Great tree-hugging news! The UK has (technically) finished planting its first new forest in over 1000 years! The National Forest, spread across the Midlands villages of Moira, Donisthorpe and Overseal, was once quarried, mined and heavily polluted land in the form of 500 abandoned industrial sites. Now though, this area is covered in a canopy of over 8 million trees, and hundreds of kilometres of hiking and biking trails! The first tree was planted around a quarter of a century ago, and although the forest has been termed complete, it’s still growing. The National Forest company hopes to get this total up to 16 or 17 million trees!
This large-scale tree planting is proving that not only are projects like this just good value for money (over 25 years the forest has cost £60 million, which is the same as only two miles of motorway!?), but can also have immense social, economic and ecological benefits. For starters, the economic benefits of projects like this are undeniable: the creation of the forest has formed 5000 new jobs to this area of the Midlands, and brings in an estimated 7.8 million visitors every year! Ecologically, the National Forest (and other wooded paradises) have enormous impacts in biodiversity, bringing in a range of new or increasing bird, mammal and insect species – and it all develops so quickly! Those trees planted 25 years ago are now so high (30 ft tall) and thick they need to be thinned by a forestry team, whilst the hectares of youngest trees remain only saplings and whips for now!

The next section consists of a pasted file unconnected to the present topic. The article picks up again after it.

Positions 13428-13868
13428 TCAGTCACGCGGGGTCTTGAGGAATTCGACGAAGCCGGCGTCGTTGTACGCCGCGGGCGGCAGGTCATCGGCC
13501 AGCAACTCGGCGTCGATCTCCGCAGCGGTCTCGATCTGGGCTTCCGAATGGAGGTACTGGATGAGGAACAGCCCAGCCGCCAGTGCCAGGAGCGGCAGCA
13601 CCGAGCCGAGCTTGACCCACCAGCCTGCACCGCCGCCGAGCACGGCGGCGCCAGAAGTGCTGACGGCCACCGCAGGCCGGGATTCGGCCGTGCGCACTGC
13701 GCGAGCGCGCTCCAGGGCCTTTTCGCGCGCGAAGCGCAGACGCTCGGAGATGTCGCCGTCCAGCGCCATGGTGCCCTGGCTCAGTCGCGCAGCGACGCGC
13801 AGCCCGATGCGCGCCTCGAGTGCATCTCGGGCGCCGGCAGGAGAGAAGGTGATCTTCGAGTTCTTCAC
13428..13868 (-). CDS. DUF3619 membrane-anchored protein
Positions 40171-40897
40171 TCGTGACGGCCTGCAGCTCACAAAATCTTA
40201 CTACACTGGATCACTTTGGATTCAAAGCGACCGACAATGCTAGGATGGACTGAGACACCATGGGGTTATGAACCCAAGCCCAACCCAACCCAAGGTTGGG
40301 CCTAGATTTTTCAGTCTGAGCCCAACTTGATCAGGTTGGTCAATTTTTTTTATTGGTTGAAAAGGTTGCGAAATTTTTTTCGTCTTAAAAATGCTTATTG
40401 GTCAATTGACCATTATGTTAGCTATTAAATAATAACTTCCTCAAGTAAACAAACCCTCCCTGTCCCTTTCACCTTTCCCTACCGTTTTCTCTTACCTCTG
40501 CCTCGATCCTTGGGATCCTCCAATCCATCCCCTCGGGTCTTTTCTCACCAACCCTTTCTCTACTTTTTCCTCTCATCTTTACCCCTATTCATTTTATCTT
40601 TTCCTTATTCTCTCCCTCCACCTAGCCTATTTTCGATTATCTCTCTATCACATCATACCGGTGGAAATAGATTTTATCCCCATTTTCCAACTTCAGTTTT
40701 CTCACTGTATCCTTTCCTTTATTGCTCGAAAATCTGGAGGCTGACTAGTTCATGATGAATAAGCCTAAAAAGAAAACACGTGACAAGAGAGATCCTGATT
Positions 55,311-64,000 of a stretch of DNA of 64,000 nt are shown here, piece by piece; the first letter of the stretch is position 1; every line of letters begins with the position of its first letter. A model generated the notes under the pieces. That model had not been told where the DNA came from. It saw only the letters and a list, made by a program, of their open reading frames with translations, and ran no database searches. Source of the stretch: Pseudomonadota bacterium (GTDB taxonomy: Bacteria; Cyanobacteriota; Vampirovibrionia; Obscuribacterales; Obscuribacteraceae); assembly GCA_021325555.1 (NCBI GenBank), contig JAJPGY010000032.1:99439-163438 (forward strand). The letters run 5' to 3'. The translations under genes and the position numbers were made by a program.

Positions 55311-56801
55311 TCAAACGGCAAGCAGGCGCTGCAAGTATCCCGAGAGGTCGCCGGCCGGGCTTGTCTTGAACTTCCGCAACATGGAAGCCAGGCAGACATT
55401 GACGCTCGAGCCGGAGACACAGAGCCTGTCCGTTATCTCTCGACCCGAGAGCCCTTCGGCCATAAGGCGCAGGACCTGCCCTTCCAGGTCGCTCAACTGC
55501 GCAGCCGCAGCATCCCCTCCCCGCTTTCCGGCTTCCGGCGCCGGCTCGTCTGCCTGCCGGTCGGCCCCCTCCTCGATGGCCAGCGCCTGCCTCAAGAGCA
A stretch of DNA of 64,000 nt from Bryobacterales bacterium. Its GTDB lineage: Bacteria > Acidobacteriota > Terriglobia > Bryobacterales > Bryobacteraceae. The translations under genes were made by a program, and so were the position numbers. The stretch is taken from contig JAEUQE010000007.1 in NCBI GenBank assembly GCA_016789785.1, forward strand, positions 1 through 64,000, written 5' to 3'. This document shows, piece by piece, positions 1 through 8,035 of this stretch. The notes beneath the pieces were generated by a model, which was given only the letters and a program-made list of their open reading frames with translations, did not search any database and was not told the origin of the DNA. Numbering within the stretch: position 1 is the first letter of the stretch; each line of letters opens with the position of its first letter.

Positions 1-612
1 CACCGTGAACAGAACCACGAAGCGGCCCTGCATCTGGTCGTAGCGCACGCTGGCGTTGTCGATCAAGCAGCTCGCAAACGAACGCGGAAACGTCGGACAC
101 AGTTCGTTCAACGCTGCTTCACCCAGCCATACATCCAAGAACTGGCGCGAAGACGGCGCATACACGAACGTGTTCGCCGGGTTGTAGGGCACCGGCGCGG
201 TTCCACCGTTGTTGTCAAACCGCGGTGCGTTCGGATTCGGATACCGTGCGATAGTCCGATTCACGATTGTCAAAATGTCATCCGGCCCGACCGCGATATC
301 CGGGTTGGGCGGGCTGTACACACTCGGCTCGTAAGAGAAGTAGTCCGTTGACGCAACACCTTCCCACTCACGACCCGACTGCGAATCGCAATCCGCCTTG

Sadly, we’re in a world where funding for these kinds of projects are still few and far between. In 2015 only 700 of the 5000 targeted hectares of woodland were actually planted in the UK (Forestry Commission documentation?), and although our government holds the ambitious goal of planting a further 11 million trees by 2020, even if we do succeed we’ll still be sitting at the bottom of the European league table for tree cover.
It’s vital that we fix this, and quick! For example, recent research warns that without our intervention and forest re-development, all the ash trees in the UK and across Europe are likely to be wiped out through the merciless attack of both the bright green borer beetle and a fungus that causes ash dieback. Research has also indicated, for a long time now, the importance of woodland and forest for the global environment.
We all learn about the process of photosynthesis at school – whereby plants’ absorption of carbon dioxide and water becomes sugar and oxygen.
6CO2 + 6H2O > Light > C6H12O6 + 6O2
(Carbon dioxide + Water) (Sugar + Oxygen)
The term carbon sequestration isn’t used on quite such regular basis though, but refers to the long-term storage of carbon dioxide (CO2), and other forms of carbon, to mitigate global warming. The planting of new and growing forests is a form of biosequestration – basically the biological process and manipulation of carbon sequestration. Reforestation is very effective in this process, by incorporating the CO2 into the natural environment’s biomass. However, for it to stay successful these forests must either remain well maintained and healthy, or used for later construction. The burning or rotting of the wood would simply re-release the carbon into the atmosphere, which is exactly what we’re trying to avoid!